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Finding a balance


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Today ds had a 3.5 hour language lesson with our tutor. He has hit a really big growth in the language. We usually do school after lunch and a break. I realize 3.5 hours is a long time for a 7 year old. Some days are 2 hours or 2.5. But he does a lot of playing during his lessons. And he has not been acting too overworked. He has had 8 months of a private tutor now. 

So here we are after a break, and all he wants to do is watch cartoons in the target language. The weather is nice I want to get to a park today too. But it is so good to still have time in the target langauge. 

So how do you strike a balance once you reach a decent level of competence? He can play with kids, comminicate what he needs to, but still has a lot to learn. We are just starting to add in reading and writing. 

Do you let your children have whole school days devoted to language learning and let English work be set to the side for a time?

Langauge learning does take so much brain power and energy. And this is ds real first 2nd language. (We moved when he was 2 and he doesn't remember much from our last country). So he is still learning how to learn a language. As of now we will be here 2 more years (Lord willing!) so it is important for him to learn well enough so he has friends and feels like we are a part of here. 

We also are considering putting him in the public school here come January. It is 4 hours a day, the education system is awful. But it would give him several months of time in the language. And then we could do some things after school in English. I just don't know what is too much to expect and what is too little. Anyone with experience on sending kids to school just for langauge? 

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A 3.5 hr lesson-block that's tailored to a 7yo child isn't out of whack, in my opinion, so I wouldn't let the time bother me but learning a language does consume large amounts of energy so I'd watch for that. Make sure he's eating and well-rested an hour or so before language class and has time to nap/rest after wards. In my experience, adding in reading/writing with a young child who still doesn't speak the language fluently and easily wasn't beneficial. I would re-assess that decision with the tutor.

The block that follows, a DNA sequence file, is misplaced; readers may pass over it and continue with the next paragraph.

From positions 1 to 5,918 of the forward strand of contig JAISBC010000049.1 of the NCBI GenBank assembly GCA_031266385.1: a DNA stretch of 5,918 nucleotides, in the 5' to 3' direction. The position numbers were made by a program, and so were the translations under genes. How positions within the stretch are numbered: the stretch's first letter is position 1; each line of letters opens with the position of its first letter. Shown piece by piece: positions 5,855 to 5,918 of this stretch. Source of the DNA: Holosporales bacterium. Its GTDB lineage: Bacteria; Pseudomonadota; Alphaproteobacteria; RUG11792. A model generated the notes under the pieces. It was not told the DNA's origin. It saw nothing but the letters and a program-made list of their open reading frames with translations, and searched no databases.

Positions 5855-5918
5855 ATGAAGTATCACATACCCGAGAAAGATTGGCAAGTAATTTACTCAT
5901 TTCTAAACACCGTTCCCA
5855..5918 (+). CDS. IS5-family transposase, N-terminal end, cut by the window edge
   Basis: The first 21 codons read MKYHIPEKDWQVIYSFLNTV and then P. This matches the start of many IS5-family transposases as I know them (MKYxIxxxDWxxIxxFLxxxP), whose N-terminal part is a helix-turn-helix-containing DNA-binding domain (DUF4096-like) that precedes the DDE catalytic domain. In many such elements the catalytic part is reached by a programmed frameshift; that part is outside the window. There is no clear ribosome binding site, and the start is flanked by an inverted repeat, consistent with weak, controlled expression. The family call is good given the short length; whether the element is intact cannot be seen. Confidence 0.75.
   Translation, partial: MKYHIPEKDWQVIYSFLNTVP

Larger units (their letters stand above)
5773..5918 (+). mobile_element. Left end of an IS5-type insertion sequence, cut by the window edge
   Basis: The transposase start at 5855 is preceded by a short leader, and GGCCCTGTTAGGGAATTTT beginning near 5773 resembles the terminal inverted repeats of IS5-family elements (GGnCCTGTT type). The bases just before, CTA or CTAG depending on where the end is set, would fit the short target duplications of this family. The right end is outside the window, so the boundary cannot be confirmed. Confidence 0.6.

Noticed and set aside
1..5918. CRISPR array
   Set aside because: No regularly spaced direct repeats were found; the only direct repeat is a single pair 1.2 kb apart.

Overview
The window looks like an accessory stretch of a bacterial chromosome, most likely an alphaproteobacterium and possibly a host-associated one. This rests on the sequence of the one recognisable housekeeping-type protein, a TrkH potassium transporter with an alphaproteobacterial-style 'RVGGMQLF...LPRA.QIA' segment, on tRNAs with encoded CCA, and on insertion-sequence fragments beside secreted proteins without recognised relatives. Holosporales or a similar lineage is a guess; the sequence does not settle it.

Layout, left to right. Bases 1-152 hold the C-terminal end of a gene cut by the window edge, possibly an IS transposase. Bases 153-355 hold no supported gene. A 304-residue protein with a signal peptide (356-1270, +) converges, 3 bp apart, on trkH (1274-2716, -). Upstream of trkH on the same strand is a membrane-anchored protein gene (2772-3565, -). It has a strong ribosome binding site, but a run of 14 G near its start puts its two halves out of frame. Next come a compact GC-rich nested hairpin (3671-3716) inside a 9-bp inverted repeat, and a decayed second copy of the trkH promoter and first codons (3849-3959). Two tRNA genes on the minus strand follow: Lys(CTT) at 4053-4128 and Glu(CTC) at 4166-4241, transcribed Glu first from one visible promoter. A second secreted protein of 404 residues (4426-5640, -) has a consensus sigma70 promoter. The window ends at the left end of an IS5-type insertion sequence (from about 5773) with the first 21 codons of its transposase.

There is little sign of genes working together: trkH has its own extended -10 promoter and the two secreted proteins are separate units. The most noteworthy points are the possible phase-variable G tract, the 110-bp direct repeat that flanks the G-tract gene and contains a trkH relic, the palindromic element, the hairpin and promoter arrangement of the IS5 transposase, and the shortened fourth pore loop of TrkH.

I would want the tutor to focus on lots of role play, crafting together, cooperative story telling, cooking together, discussing story books, discussing shows, etc. If the local children started school already, I'd want him to know whatever stories are common in the schools readers, but not necessarily that he read them for himself.  I would want the tutor to instead tell/read and discuss the common stories in the grade 1 primer--like wanting a child to know Little Red Riding Hood or whatever folk talks/fables are common among their peer group.

As for the rest,  it would depend on WHAT "English work" was to be set aside and for how long based on where he stood academically thus far.

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